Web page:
Fatalities, although rare, have occurred due to severe reactions including Stevens-Johnson syndrome, toxic epidermal necrolysis, fulminant hepatic necrosis, agranulocystosis, aplastic anaemia and other blood dyscrasias. Sulfamethoxazole/trimethoprim should be discontinued if a skin rash appears. Clinical signs such as rash, sore throat, fever, arthralgia, cough, shortness of breath, pallor, purpura or jaundice may be early indications of serious reactions.
Adverse reactions have been reported in approximately 5 to 7% of patients treated in the published literature. In general, the adverse reactions correspond to those of a sulfonamide of moderately low toxicity.
Nausea and vomiting are the most frequent gastrointestinal reactions to sulfamethoxazole/trimethoprim, but glossitis, stomatitis, abdominal pain, pancreatitis, pseudomembranous colitis and diarrhoea have also been reported.
Haematological changes have been observed in some patients, particularly the elderly. The majority of these changes were mild, asymptomatic and proved reversible on withdrawal of the drug. The reported changes consist primarily of neutropenia and thrombocytopenia. Leucopenia, eosinophilia, megaloblastic anaemia, methaemoglobinaemia, hypothrombinaemia, aplastic and haemolytic anaemia, purpura, agranulocytosis and bone marrow depression have been observed less frequently. Haematological toxicity may occur with increased frequency in folate depleted patients including geriatric, malnourished, alcoholic, pregnant or debilitated patients; in patients receiving anti-folates (e.g. phenytoin or methotrexate) or diuretics; in patients with haemolysis or impaired renal function; and in patients receiving sulfamethoxazole/trimethoprim in high dosages and/or for prolonged periods (e.g. longer than 6 months). In geriatric patients receiving some diuretics (principally thiazides) and sulfamethoxazole/trimethoprim concomitantly, an increased incidence of thrombocytopenia with purpura has been reported. The risk of leucopenia, neutropenia and thrombocytopenia also appear to be increased in patients with AIDS.
Several cases of Stevens-Johnson syndrome (erythema multiforme bullosa) and Lyell's syndrome (toxic epidermal necrolysis) have been reported. Together with exfoliative dermatitis, serum sickness and allergic myocarditis, these are the most severe allergic reactions reported with sulfonamides alone, or in combination with trimethoprim. Other reported allergic and anaphylactoid reactions include anaphylaxis, arthralgia, erythema multiforme, Schonlein-Henoch purpura, pruritus, urticaria, periorbital oedema, corneal ring infiltrates, conjunctival and scleral redness and oedema, and photosensitivity. Mild to moderate rashes, when they occur, usually appear within 7 to 14 days after initiation of sulfamethoxazole/trimethoprim. Rashes are generally erythematous, maculopapular, morbilliform, and/or pruritic. Generalised pustular dermatosis and fixed drug eruption have also been reported. Patients with AIDS appear to be at particular risk of developing rash (usually diffuse, erythematous and maculopapular) during sulfamethoxazole/trimethoprim therapy.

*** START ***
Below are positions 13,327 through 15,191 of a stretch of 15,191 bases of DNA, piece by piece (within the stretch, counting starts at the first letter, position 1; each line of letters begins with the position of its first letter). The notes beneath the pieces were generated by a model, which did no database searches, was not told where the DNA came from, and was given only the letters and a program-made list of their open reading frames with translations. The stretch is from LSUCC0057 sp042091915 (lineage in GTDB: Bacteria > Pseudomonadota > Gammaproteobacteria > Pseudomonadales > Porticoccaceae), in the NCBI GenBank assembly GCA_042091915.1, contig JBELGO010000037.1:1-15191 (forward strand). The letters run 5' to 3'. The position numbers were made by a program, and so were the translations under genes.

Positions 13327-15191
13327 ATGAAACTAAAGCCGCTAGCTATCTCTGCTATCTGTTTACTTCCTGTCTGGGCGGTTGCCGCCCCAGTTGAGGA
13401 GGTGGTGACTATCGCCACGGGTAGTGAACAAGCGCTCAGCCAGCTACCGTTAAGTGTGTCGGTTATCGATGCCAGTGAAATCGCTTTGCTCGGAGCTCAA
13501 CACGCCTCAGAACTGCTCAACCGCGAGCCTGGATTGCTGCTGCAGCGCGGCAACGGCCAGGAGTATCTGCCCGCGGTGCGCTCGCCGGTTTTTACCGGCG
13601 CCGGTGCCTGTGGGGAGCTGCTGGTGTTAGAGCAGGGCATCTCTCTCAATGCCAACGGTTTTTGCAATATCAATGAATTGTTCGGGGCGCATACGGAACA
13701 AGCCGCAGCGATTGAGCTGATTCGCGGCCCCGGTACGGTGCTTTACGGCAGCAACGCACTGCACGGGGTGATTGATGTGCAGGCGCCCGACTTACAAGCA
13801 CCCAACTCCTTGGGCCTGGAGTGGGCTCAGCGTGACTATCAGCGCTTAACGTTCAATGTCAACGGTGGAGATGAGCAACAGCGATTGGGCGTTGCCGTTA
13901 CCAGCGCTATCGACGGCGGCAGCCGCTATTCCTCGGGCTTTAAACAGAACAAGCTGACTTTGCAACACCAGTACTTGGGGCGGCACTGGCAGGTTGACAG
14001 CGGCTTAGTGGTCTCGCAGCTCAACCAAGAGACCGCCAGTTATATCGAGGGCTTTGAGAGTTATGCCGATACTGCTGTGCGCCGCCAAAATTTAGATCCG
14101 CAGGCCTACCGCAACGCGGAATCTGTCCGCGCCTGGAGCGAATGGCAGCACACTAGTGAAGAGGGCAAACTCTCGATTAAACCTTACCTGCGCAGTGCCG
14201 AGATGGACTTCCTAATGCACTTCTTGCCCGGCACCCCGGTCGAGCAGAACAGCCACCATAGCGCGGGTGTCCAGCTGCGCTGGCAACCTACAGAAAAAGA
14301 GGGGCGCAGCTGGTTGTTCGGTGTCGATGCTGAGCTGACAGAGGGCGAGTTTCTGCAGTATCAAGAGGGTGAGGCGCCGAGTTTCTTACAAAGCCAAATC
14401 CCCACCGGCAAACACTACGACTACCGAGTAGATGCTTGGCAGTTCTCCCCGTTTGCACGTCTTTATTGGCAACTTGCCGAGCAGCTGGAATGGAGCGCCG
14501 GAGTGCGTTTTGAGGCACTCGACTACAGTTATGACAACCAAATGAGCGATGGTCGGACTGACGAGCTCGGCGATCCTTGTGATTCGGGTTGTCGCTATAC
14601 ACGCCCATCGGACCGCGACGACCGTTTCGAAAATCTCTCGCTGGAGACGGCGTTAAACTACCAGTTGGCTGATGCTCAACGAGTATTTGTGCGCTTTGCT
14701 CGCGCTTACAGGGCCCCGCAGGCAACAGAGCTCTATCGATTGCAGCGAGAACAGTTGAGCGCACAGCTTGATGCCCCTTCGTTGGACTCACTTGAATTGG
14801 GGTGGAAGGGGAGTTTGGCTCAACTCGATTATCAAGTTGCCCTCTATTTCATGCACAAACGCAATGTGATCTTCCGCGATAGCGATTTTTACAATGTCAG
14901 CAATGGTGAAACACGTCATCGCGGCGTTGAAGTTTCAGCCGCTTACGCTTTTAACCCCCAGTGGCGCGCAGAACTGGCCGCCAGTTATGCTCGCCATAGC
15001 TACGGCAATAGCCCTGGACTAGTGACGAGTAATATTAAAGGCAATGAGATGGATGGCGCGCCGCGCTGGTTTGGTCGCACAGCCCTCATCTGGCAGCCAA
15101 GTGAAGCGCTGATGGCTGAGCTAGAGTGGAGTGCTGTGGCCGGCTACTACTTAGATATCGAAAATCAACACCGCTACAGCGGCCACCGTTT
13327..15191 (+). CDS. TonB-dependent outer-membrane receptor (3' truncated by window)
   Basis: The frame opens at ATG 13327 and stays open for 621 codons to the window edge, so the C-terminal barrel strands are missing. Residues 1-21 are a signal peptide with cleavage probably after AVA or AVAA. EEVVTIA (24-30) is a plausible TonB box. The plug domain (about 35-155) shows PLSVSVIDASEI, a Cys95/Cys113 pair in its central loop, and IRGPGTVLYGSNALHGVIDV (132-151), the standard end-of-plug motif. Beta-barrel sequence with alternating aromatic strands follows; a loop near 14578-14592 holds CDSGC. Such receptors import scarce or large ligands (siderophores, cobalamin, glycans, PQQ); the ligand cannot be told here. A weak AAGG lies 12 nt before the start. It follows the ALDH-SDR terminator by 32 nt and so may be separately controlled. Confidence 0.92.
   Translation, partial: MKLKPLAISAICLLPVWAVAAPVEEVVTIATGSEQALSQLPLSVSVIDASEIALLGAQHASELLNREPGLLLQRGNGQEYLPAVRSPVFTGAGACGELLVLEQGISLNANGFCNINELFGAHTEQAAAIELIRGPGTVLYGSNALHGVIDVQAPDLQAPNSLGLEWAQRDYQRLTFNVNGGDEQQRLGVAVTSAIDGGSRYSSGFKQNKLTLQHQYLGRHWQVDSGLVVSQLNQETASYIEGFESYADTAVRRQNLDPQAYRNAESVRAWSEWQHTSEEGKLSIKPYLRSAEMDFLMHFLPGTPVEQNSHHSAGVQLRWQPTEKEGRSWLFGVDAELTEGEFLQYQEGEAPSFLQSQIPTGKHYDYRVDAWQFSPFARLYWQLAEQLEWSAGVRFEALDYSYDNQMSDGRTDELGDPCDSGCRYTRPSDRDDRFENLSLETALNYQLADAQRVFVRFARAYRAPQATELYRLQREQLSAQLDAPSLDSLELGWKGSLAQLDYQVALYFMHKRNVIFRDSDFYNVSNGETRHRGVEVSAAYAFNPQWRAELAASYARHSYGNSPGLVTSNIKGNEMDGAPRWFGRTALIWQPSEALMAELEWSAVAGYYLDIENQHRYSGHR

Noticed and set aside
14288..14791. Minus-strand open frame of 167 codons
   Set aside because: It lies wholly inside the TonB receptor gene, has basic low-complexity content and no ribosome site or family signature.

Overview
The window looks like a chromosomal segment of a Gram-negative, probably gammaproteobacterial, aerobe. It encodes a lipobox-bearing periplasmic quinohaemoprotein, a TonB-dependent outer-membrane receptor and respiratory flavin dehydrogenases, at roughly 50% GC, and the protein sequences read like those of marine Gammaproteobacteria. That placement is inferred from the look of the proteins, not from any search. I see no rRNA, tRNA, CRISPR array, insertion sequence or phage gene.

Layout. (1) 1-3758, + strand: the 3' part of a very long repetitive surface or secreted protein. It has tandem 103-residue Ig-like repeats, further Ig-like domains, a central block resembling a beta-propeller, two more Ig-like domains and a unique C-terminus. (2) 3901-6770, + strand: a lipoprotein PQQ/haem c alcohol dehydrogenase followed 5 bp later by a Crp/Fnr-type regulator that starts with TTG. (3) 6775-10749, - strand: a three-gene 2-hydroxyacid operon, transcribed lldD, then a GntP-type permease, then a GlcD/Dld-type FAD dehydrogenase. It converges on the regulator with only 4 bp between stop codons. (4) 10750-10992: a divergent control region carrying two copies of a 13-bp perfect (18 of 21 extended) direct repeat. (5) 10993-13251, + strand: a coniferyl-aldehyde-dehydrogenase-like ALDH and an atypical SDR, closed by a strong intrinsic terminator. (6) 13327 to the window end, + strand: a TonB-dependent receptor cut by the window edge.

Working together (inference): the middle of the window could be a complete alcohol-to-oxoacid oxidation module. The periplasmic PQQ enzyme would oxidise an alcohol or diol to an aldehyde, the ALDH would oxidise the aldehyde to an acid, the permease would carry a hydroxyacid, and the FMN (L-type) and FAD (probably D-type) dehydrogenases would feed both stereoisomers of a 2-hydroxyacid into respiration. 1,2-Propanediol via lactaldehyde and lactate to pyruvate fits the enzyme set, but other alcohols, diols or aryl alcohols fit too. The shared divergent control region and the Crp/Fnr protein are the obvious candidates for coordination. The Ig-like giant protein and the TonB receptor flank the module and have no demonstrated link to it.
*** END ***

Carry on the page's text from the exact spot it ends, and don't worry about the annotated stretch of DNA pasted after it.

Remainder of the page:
Hepatic changes (as indicated by abnormal elevations in alkaline phosphatase and serum transaminase levels) including hepatic necrosis have been reported rarely and may be fatal. Jaundice rarely occurs and has usually been mild and transient, frequently occurring in patients with a past history of infectious hepatitis. Elevation of bilirubin levels has also been reported.
Dysuria, oliguria, anuria, haematuria, urgency and functional kidney changes (as indicated by abnormal elevations in serum urea, serum creatinine and urine protein concentrations) have been reported occasionally. Renal failure, interstitial nephritis and toxic nephrosis have been reported. Crystalluria and stone formation have occurred in patients receiving sulfamethoxazole/trimethoprim. Diuresis has occurred rarely in patients receiving sulfonamides.
Central nervous system:
Adverse nervous system effects of sulfamethoxazole/trimethoprim include headache, insomnia, fatigue, apathy, nervousness, muscle weakness, ataxia, vertigo, tinnitus, peripheral neuritis, mental depression, aseptic meningitis, seizures and hallucinations. Tremor and other neurologic manifestations (e.g. ataxia, ankle clonus, apathy) developed during sulfamethoxazole/trimethoprim therapy in several patients with AIDS; although such manifestations have also been associated with the underlying disease process, they resolved in these patients within 2 to 3 days after discontinuing the drug.
Pain, local irritation, inflammation, and thrombophlebitis may occasionally occur with intravenous sulfamethoxazole/trimethoprim, especially if extravasation of the drug occurs.
Other adverse effects reported with sulfamethoxazole/ trimethoprim include drug fever, chills, myalgia, pulmonary infiltrates, cough, shortness of breath, hypotension, periarteritis nodosa and a positive lupus erythematous phenomenon. Vision problems, alopecia and epistaxis have been reported rarely.